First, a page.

Saudi Prince Alwaleed bin Talal makes plea to allow women to drive
One of the most outspoken members of Saudi Arabia's royal family urged the kingdom to let women drive as more working-class women carve more rights for themselves.
An outspoken Saudi prince and billionaire investor said Thursday it’s about time the kingdom let women drive, framing his argument in social, economic, and religious terms.
“Such a ban on driving is fundamentally an infringement on a woman’s rights,” Prince Alwaleed bin Talal wrote in a four-page letter on his personal website last week.
“Preventing a woman from driving a car is today an issue of rights similar to the one that forbade her from receiving an education or having an independent identity. They are all unjust acts by a traditional society, far more restrictive than what is lawfully allowed by the precepts of religion,” he writes.
Prince Alwaleed’s statement is unlikely to affect policy. Mohammed bin Salman, the deputy crown prince and a contender for the throne, said in April he was “not convinced” Saudi society would accept women drivers, according to The New York Times. But the comment from the American-educated Alwaleed adds to the chorus of voices demanding that women drive and be accorded more rights in Saudi Arabia.
“For decades, women’s rights have been seen through the eyes of a handful of wealthy, Western-educated Saudis whose driving campaigns and Twitter hashtags ignite the global media. However the inability to drive – and many restrictions like it – are the bread-and-butter issues of working-class Saudi women,” Elizabeth Dickinson reported for The Christian Science Monitor in March. It’s women “who can’t afford drivers or cars, whose families object to taxis, and who persist nonetheless – who are shaking up society. They don’t use the rhetoric of human rights and wouldn’t consider themselves campaigners. But with their actions alone, they are pushing the boundaries of what’s possible.”
While Saudi Arabia is the only country in the world that doesn’t allow women to drive, the law does not technically forbid them from getting behind the wheel. Rather, only men are awarded driving licenses, according to BBC. Saudi Arabia’s religious police enforces this ban.
In his argument against this ban, Alwaleed, who is chairman of Saudi’s Kingdom Holding Company (KHC), framed the debate in religious and economic terms. He said that fatwas, or religious rulings, used to justify it were the “product of their times,” and that the decision was “clearly and intrinsically political.” He added that it is an economic detriment at a time when Saudi Arabia is trying to wean itself off its economic dependence. He estimates more than one million drivers are employed to drive women around, many of whom are foreigners that receive 3,800 riyals, or about $1,000, a month to chauffeur women.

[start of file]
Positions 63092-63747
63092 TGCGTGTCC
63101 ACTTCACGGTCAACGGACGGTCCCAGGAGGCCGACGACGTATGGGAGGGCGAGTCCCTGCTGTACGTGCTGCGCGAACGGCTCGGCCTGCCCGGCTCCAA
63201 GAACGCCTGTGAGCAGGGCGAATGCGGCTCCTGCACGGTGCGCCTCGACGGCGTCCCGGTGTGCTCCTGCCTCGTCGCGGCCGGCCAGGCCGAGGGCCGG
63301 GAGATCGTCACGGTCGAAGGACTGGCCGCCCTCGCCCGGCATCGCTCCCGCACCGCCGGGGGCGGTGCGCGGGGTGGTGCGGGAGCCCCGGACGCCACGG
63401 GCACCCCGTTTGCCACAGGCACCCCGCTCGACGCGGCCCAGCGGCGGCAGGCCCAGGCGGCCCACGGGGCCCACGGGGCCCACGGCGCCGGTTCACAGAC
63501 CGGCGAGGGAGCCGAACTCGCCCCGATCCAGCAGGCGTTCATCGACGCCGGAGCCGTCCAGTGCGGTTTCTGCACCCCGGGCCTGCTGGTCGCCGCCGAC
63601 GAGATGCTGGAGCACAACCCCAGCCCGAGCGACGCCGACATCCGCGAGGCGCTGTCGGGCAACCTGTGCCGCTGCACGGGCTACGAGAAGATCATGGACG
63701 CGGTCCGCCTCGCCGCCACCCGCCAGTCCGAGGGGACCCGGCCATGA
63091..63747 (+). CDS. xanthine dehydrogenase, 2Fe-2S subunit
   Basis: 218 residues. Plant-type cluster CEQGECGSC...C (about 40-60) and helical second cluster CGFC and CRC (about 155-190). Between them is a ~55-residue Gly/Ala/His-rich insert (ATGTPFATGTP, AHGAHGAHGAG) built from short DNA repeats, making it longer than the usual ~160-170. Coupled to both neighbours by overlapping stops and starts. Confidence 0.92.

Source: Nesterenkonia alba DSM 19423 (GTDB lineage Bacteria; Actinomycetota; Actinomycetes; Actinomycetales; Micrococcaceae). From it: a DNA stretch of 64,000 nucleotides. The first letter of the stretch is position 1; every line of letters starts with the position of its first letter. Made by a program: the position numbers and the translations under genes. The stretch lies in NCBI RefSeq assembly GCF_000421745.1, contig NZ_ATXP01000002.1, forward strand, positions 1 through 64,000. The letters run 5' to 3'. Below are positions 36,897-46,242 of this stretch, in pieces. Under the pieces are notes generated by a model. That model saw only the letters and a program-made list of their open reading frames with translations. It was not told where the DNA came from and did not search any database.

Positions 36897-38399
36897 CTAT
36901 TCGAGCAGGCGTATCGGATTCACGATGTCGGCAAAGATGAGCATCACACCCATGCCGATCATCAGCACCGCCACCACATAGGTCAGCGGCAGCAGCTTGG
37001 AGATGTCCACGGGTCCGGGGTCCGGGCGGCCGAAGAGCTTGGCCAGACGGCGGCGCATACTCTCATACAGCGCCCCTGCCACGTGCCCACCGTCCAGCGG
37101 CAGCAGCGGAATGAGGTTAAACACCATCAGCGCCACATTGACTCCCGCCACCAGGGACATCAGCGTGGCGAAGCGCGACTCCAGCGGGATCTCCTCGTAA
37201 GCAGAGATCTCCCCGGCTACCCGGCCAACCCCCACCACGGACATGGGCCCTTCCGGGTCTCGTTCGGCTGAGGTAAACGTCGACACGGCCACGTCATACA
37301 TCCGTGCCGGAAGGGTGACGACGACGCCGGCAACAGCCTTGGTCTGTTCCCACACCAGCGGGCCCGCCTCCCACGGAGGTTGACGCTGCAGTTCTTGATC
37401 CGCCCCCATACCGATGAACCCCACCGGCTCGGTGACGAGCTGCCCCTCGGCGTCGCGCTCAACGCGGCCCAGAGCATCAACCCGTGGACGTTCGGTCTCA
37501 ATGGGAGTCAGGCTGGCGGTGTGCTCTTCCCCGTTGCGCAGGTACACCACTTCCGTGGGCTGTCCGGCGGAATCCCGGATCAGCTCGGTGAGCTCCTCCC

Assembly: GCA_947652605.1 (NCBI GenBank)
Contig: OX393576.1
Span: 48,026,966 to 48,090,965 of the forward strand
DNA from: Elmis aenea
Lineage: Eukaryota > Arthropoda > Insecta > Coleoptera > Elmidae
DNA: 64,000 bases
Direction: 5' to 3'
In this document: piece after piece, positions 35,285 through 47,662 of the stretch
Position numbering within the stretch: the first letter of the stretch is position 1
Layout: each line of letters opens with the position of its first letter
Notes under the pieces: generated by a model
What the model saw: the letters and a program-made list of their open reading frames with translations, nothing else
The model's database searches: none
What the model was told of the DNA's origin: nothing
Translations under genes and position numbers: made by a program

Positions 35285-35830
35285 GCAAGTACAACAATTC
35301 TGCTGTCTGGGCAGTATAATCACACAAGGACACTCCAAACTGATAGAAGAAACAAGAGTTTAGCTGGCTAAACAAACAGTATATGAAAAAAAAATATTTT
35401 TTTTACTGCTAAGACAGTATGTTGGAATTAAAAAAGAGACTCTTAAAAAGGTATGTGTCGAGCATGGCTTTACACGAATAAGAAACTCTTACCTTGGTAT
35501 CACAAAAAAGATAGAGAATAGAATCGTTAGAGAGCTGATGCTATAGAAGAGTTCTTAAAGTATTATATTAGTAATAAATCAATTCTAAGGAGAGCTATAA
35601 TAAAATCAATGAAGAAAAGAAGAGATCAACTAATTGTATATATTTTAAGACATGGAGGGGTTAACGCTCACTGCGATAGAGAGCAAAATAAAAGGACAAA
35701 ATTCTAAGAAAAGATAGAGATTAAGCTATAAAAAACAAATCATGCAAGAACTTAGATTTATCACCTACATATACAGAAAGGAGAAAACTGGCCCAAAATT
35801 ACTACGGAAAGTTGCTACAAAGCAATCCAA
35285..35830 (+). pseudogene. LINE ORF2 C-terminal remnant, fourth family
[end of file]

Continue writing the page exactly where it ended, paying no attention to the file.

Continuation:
"Retaining foreign drivers not only has the effect of reducing a family's disposable income ... but also contributes to the siphoning of billions of riyals every year from the Saudi economy to foreign destinations in the form of remittances," he writes.
But Khaled Al Maeena, former editor of the local newspaper the Saudi Gazette, told the Monitor in March that the Saudi elite, in particular, don’t want change.
"The elite can pay 1,500 riyals ($400) a month for drivers," he said.
The divide between men and women in Saudi Arabia is one of the widest in the world. The World Economic Forum ranked the kingdom 127th of 136 countries in its 2013 report on the global gender gap.
The kingdom has relaxed some of its other stances on women under the late King Abdullah, as the Monitor’s Michael Holtz reported.
In 2011, Abdullah granted women the right to vote and run in municipal elections starting in 2015. The royal decree highlighted his willingness to challenge Saudi Arabia's conservative movement…. Abdullah also contributed to women’s gains in education. Women study beside men at the $12.5 billion research university he built and named for himself: The King Abdullah University of Science and Technology. When it opened in 2009, the university became the first school of higher education in Saudi Arabia to allow co-ed classrooms. (Its dorms have remained single-sex.)
But driving remains a holdout, with protests against the ban extending back 20 years.